The ones I know are the crinoid plate, knighta, PA fossil fern, dactylioceras, random ammonite, two moroccon trilobites. However, I have no idea what the middle yellow like imprint is nor the two species of black trilobite in shale. And then the two upper left fossils have me clueless. Wanted to know what they are before I consider buying. Thanks again for any help. Again, no location or collection information.
  17. Zeilleria Fern (?)

    From the album Plants of the Lewellyn Formation

    Peek a boo! A Carboniferous Zeilleria fern from northern Pennsylvania is exposed through a chip in the shale. Normally I'd just chip it out, but I'm thinking I might just leave this as is. It appeals to the artist in me. Lewellyn Formation Pottstown Member
  18. Plant Hash Plate

    From the album Plants of the Lewellyn Formation

    1) Shrub/vining plant - Spenophyllum majus 2) unidentified seed fern 3) Neuropteris sp. 4) Scale tree- Lepidodendron sp. 5) Seed Fern- Alethopteris sp. 6) Seed Fern- Neuropteris? 7) Shrub/vining plant- Sphenophyllum sp. McIntyre Mt., Ralston, PA Pottstown member, Lewellyn Fm. Carboniferous
  19. Pecopteris sp.

    From the album Plants of the Lewellyn Formation

    Fern leaf Columbia County, Pennsylvania Carboniferous Lewellyn Formation
  20. Neuropteris ovata

    From the album Plants of the Lewellyn Formation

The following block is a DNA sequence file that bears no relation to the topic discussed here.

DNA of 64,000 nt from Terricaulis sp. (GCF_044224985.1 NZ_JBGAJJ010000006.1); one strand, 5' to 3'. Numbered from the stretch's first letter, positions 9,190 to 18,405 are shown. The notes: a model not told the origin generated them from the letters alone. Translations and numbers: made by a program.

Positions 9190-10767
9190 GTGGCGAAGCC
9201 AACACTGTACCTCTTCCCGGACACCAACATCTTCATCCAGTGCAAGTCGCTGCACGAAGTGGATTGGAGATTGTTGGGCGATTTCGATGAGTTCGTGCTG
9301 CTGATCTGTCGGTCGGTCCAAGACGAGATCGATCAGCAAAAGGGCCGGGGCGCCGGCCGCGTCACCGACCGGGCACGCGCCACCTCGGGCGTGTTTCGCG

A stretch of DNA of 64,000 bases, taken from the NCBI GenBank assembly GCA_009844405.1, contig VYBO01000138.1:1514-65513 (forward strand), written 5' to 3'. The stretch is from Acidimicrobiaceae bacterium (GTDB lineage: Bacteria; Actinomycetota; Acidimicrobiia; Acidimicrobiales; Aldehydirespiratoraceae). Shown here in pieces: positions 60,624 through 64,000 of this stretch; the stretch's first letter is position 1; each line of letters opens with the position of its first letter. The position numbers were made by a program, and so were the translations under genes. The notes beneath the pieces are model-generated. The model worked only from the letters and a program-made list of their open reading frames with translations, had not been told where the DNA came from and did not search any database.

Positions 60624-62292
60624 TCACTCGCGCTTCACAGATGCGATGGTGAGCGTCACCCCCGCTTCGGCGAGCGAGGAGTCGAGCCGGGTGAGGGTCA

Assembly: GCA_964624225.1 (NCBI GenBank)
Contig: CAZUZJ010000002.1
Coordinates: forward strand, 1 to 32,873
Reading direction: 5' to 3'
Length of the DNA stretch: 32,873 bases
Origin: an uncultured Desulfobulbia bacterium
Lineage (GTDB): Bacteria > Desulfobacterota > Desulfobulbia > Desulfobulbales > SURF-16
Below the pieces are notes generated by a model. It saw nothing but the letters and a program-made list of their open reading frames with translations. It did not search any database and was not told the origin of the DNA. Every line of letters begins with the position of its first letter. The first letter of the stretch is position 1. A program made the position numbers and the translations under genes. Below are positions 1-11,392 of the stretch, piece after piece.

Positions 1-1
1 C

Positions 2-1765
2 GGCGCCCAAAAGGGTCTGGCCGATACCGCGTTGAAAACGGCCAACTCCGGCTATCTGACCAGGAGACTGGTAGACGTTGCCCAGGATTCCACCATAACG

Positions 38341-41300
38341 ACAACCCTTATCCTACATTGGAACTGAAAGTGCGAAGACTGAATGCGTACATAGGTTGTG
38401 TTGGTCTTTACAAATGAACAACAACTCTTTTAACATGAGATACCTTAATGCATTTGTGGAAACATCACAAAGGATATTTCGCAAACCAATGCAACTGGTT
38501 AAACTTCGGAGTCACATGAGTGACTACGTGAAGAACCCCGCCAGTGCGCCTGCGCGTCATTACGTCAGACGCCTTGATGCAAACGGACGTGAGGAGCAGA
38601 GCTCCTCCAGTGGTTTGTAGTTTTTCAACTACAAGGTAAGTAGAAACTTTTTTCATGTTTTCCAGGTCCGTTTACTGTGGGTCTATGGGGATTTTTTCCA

Fern leaf with colorful iron oxide coating left by the plant itself Columbia County, Pennsylvania Carboniferous Lewellyn Formation
  21. Neuropteris ovata

    From the album Plants of the Lewellyn Formation

    Fern pinnae Columbia County, Pennsylvania Carboniferous Lewellyn Formation
  22. Alethopteris2.JPG

    From the album Plants of the Lewellyn Formation

    Tree Fern leaf impression Columbia County, Pennsylvania Carboniferous Lewellyn Formation
  23. Alethopteris fern with Cordaites leaf

    From the album Plants of the Lewellyn Formation

    Tree Fern Leaflet The white highlights are most likely kaolinite left from the plant itself. Columbia County, Pennsylvania Carboniferous Lewellyn Formation
  24. A very small group of us ventured into the wilds of northern PA last weekend, equipped with masks and a permit to poke around a state wildlife preserve with Carboniferous Lewellyn Formation exposures. It was a gorgeous day and the colors of the limestone really shone in the sunlight. As we got there, a pair of permit-less fossil poachers were just leaving. How do I know that they didn't have a permit? Because they absolutely did not follow the rules. Since it is a wildlife preserve, it is important that anyone looking for fossils not leave craterous holes in the ground and replant any plants that were uprooted in the process of digging said holes. They left holes everywhere. Our intrepid permit holder filled in most of the holes so that she could keep getting permits in the future. For this reason, I'm not going to be any more specific about the location. That said, there were so many wonderful plant fossils to find! The site is remarkable for its red, orange and yellow limestone, which makes for some terrific, high-contrast fossils. Many of them had crisp details. What's more, there was quite a variety.